With respect to Autumn Casterly, the premise of this novel is that she is in the middle of a drug deal and something goes wrong and she is beaten and held captive. The premise here is that she's able to have an out of body experience, almost like a ghost, even though she's not dead. Her ghost can go to her sister, Ivy, and try to guide her sister towards finding her. How did you connect that idea with the idea of what you were just talking about--rape culture, gaslighting, that kind of thing?

There's a scene in the book specifically when Autumn is trying to get her sister's attention and she sees a clue and Ivy does not see it because Ivy is just kind of hanging out with her friends and Autumn is shouting at the top of her lungs. "Look over here! Listen to me!" And Ivy can't hear her. I want to show that so often victims and women are just--their voices are taken away in these scenarios. I wanted to show that and show how awful it is when that happens. The reason I wanted to show it with Autumn specifically is because Autumn is not necessarily a good person at the beginning of the book. She does a lot of bad things. She does a lot of questionable things. I know in chapter three she's bullying another student. She's a mean girl. But what I wanted to show is that, all of that aside, she's still a human being and deserves to be listened to and believed and respected.

One of the hurdles Autumn faces is coming to grips with what happened in her past. When you were talking about Autumn screaming into the void and not being heard, I was thinking of one of the things she can't say to herself until late in the book is the "R" word. She can't say until late, "I was raped." This happened in the distant past, before the action of the novel starts, but the action of the novel helps her say that. And that seems important.

In the book, she needs to be physically found to be saved but also emotionally, Ivy is finding her, learning about her sister. I think in that process Autumn kind of finds herself, too. As Autumn and Ivy learn more about one another, they're also finding strength within themselves. 

This book takes place in Concord. There are lots of Concord landmarks. And Concord has had its own high-profile sexual assault cases in the past few years. To what extent were those on your mind when you were writing this?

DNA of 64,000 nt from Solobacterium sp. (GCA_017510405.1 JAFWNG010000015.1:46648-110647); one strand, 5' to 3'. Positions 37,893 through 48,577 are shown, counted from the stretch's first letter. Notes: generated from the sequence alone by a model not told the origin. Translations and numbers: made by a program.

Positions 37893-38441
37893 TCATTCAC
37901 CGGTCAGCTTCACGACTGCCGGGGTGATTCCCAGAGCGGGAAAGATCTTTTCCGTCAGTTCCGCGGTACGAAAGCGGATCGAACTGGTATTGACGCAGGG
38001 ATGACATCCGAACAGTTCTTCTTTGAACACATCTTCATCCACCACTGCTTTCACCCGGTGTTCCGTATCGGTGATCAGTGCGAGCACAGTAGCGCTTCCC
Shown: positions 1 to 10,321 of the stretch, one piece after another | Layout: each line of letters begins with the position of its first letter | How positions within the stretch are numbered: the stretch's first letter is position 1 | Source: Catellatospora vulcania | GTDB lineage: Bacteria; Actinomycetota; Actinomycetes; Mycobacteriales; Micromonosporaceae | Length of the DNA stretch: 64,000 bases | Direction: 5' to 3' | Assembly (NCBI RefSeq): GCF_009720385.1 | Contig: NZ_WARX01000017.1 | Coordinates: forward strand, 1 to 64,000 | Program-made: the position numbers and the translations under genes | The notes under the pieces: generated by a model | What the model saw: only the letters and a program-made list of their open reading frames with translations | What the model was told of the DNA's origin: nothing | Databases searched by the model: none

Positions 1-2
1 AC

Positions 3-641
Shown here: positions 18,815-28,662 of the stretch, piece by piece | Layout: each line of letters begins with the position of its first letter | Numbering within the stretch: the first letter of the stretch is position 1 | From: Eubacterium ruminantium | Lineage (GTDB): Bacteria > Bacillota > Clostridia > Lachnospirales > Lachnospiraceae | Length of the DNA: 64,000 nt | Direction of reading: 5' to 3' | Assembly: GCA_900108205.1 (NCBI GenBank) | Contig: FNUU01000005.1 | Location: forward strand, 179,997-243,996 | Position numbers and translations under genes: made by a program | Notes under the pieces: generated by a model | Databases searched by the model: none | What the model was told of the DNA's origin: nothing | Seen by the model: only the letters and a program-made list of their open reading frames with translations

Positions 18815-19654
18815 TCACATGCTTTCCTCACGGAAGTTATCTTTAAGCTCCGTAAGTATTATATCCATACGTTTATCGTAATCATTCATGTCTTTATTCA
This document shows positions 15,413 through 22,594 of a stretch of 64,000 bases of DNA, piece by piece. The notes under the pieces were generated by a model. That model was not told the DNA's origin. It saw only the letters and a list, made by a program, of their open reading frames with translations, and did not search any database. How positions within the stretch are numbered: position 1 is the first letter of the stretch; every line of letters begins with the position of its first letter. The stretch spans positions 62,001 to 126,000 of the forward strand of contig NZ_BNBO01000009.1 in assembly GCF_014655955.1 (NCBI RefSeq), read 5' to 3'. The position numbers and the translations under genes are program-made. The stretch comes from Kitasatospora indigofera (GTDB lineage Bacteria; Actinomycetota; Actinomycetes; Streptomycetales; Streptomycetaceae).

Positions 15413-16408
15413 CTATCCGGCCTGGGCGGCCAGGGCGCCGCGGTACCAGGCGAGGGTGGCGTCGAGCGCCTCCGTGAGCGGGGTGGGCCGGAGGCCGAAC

To be honest, I wrote the book before any of that came to light. Those stories made me very angry when I read them. I was no longer living in Concord when I saw them, but I just think it's another example of--for example, the young woman who was suspended for bringing up troubling feelings--

You're referring to Concord High School?

I think that's another example of how women are not believed. The book takes place in Concord, but it's a theme that I think happens too often everywhere. I mean, I went to Concord High. I loved Concord High. I will always love Concord, but these things happen everywhere. No place is immune to them.

What do you hope readers take away from this book?

I want readers to think about the fact that everyone, regardless of who they are, regardless of you know, maybe the bad things they've done, that they still deserve to be listened to and respected. I want people to think about the fact that this is really prevalent in our culture.

According to the Rape, Abuse, and Incest National Network, which is the network I quoted in the back of the book, they said, "Every 73 seconds, another American is sexually assaulted. And one of every six American women is a victim of attempted or completed rape." I just think that's an egregious statistic. I really just wanted to bring to light that issue from the perspective of the victim. I wanted to show the human side of the people who are suffering from this.

Meredith Tate will be holding a launch event for her book, The Last Confession of Autumn Casterly, on Saturday, February 15th at Gibson's Bookstore in Concord.